The definition of the self is a confusing, often controversial, group of words. Whether you agree with it or reject it, most everything that has journeyed through a human mind is narrowed down into a few words. Some theorize it is people who give power to the words that define them, but what about those words that stay only temporarily? How must we define ourselves? Do we have that power?
Starting from a jumble of words.
The self is defined as:
1. The total, essential, or particular being of a person; the individual
2. The essential qualities distinguishing one person from another; individuality
3. One’s consciousness of one’s own being or identity; the ego
4. One’s own interests, welfare, or advantage: thinking of self alone. (Taken from http://www.thefreedictionary.com/self )
Where do we fall in these definitions? Is it the simple interpretation of these words that signifies the self? Can a self truly be made up of words? Could you define your self in words? Would these words confine and restrict you? Are we permitted to choose our own words?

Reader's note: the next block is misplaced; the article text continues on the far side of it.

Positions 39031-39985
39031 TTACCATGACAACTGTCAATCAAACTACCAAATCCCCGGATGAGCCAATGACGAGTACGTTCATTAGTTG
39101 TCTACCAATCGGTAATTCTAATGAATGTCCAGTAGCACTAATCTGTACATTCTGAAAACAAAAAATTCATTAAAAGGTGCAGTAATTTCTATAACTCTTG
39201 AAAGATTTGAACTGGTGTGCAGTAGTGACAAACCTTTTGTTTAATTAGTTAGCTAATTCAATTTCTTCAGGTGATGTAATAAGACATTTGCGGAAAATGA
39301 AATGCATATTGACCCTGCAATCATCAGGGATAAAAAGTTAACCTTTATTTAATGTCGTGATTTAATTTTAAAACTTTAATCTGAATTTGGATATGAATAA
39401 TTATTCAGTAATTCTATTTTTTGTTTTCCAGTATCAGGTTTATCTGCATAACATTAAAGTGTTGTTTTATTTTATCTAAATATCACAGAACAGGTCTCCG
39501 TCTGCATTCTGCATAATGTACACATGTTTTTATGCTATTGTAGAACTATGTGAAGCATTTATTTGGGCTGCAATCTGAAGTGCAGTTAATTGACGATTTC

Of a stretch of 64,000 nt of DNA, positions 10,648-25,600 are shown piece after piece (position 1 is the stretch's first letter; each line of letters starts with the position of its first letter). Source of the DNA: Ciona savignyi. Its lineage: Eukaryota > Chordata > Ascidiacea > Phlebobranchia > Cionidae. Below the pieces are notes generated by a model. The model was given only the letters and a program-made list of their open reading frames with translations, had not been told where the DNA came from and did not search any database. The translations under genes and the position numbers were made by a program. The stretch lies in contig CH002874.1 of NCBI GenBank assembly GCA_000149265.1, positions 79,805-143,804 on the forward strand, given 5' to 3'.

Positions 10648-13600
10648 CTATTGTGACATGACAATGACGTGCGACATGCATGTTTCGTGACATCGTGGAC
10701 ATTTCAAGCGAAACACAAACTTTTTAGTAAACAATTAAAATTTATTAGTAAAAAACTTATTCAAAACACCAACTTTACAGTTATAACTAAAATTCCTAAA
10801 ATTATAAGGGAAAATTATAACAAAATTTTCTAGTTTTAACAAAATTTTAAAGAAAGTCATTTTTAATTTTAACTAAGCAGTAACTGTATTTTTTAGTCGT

The issues with definitions are their inherent structures. They draw a binary understanding of what is, and is not. Our plastic nature corrupts any definition. Was I a different self a few years ago, when my interests were different? Should I count on a new self, because change is my constant companion.
By this understanding, do we exist outside of the moment? All my hopes and dreams are created for someone that does not exist, yet. I am sure my future self will be grateful for all I have provided for them, but she will never be me. Optimistically, she will be a version of me, maybe version 7.5, but her definition will be different. Her words will not be mine.